In other words, the militia is everyone. Everyone should be armed. If only a certain class of people are the militia, then the results will be a disgrace to our nation. (The militia is most definitely NOT the standing army. It was the standing army of the day that was trying to disarm the militia or the people.)

    • 2054 A.D.

      “Forty years ago, when the resolution of enslaving America was formed by the Civilian Disarmament Complex, the Government was lobbied by a wealthy man, [M.Bloomberg] who was Mayor of NYC, to disarm the people. That it was the best and most effectual way to enslave them. But that they should not do it openly; but to weaken them and let them sink gradually.”

    • I kind of keyed on “except a few public officers.” What I want that to mean is that everyone should be armed except those whose paycheck comes from tax dollars.

      • IMHO, what it means is that they operate under privilege and government can infringe upon their RKBA while executing their functions as agents of government. If the individual doesn’t want that then they can resign their position as agent of government.

        This brings up an interesting question in my mind. If a cop is a cop 24/7 (as we are told), doesn’t that mean they don’t actually exercise the RKBA when “off duty” but instead bear arms under privilege?

  10. Well Salon is in the same category as HuffPo and Slate as bastions of journalistic excellence. They pass off blogs as news and opinion as fact.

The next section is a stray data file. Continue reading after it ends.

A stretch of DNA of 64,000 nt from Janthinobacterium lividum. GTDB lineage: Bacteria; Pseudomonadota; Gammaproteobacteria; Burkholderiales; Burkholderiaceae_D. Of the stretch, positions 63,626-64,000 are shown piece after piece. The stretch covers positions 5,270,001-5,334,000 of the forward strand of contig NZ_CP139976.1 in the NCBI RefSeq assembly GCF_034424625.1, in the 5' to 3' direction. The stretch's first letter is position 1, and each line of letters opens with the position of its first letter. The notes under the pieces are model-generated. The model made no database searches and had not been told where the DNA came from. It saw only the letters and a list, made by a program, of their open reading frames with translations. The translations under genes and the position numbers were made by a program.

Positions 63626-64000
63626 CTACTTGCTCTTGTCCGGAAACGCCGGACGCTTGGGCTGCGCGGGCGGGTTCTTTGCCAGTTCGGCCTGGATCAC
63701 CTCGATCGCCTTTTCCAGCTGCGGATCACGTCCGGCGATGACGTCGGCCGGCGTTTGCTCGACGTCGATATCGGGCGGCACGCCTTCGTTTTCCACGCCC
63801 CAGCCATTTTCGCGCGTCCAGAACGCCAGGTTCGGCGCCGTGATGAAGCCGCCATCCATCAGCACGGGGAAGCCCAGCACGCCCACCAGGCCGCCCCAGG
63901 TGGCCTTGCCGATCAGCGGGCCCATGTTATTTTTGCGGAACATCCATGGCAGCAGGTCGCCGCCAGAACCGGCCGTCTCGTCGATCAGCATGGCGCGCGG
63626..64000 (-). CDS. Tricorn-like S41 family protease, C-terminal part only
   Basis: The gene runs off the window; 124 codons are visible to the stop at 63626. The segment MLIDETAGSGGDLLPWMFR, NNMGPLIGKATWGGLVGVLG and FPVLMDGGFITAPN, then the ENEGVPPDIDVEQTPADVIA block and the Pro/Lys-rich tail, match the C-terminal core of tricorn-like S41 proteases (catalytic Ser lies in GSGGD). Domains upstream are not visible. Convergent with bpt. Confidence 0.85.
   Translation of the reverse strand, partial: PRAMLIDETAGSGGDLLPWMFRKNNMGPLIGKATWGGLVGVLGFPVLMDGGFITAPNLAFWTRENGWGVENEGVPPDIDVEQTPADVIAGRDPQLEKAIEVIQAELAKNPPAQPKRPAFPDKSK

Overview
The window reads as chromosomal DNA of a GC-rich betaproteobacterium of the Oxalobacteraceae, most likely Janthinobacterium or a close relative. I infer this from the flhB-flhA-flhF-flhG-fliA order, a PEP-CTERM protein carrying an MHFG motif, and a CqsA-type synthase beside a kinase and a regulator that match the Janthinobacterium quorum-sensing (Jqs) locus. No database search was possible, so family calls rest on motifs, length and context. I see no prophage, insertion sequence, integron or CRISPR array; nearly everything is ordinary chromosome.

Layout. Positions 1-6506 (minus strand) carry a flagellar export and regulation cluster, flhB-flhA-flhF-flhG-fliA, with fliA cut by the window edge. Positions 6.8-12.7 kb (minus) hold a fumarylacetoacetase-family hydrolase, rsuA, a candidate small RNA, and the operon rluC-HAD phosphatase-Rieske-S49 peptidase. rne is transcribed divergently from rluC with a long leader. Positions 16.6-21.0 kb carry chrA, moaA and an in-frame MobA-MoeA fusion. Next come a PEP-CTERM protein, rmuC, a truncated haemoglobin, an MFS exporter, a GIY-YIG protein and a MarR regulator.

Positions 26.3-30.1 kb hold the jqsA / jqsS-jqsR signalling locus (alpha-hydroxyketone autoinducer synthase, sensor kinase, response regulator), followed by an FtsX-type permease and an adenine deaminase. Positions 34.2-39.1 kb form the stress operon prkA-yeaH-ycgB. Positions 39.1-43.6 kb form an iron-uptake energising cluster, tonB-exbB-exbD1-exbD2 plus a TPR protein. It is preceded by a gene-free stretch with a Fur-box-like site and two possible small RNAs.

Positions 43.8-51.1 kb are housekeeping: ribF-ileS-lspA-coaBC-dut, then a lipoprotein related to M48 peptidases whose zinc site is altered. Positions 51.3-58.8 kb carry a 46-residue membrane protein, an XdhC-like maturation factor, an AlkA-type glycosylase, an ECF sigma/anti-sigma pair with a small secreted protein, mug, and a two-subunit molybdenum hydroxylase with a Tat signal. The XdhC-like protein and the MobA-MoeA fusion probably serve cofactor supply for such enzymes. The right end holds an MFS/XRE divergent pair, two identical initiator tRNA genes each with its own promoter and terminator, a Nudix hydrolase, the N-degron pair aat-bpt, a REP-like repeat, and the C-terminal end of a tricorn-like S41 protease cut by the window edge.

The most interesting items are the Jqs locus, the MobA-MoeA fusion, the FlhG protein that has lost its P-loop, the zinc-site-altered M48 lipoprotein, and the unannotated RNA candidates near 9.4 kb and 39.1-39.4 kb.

11. We SHOULD be true to the letter and spirit of the original 2A. Dissolve the National Guard — and re-create the State Citizen Militias — as intended. Of course that might mean fewer folks to deploy (and re-deploy — and re-re-deploy) to Naturalgasastan and Pipelineastan — in the so-called “GWOT”.

    • Well, all those big, gas guzzling trucks and SUVs don’t run on hope and change…

      And those big oil companies aren’t going to be able to turn 90 billion a quarter in profit without some conflict and dead brown people, am I right?

      George Carlin said it best, we only kicked the German’s ass because they were trying to rule the world, that’s our f^cking job.

  12. The comments on this one are interesting. There is a definite decline in the quality of anti-gun trolls, lately.

  13. Anyone who has an interest in the Second Amendment owes it to himself to read Stephen Halbrook’s books about its origen and meaning. Simply fantastic scholarship.

  14. He’s absolutely right. It’s way too vague and is often mis-interpreted. Which is why we would like to change it to say this instead: “The right of the people to keep and bear arms shall not be infringed”.

    • 🙂